A voluntary review and reform program for police departments overseen by the U.S. Department of Justice is undergoing "significant changes," including effectively ending federal oversight of the San Francisco Police Department that began early last year, Justice Department officials confirmed Tuesday.
The news wasn't necessarily a surprise. Attorney General Jeff Sessions ordered a review of all reform agreements across the country in April, and a change in direction was expected. But the extent of the change still came as a shock to the former Department of Justice official who ran the program until earlier this year.
"I didn't think they were going to effectively end collaborative reform, which is what it seems like," said Ron Davis, the former director of the Justice Department's Office of Community Oriented Policing Services who oversaw the growth of the collaborative reform program and its implementation in San Francisco.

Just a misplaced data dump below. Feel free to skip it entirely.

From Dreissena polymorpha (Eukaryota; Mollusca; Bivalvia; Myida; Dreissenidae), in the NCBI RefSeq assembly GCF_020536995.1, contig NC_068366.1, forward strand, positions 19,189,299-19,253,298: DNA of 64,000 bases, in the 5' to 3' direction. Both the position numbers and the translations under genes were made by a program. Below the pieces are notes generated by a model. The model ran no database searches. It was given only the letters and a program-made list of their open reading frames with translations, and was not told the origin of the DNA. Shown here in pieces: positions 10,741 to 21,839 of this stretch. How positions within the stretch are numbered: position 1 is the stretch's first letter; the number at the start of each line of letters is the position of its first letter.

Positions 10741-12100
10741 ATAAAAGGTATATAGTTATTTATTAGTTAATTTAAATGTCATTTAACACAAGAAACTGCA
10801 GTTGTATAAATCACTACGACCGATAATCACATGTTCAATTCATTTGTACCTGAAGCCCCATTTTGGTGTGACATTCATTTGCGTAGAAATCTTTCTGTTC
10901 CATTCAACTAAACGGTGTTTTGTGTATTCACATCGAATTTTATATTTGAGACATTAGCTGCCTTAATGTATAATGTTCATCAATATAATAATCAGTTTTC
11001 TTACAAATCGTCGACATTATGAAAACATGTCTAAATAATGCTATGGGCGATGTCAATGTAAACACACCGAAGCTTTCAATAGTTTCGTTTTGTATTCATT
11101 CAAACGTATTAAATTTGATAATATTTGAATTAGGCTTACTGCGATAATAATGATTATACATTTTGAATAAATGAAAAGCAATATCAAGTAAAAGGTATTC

"This Department of Justice is really missing a great opportunity to work collaboratively with the field to address some of the greatest challenges in our democracy as far as dealing with issues of force, race, trust, community policing -- these are the foundations of effective crimefighting," Davis said. "To think that you can just round up a bunch of people, make a lot of arrests, target immigrants and reduce crime is a disservice to entire communities and it’s a disservice to public safety."
The Collaborative Reform Initiative was at work in 15 major police departments throughout the nation. San Francisco Mayor Ed Lee and former Police Chief Greg Suhr requested inclusion in the program after the fatal police shooting of Mario Woods in December 2015.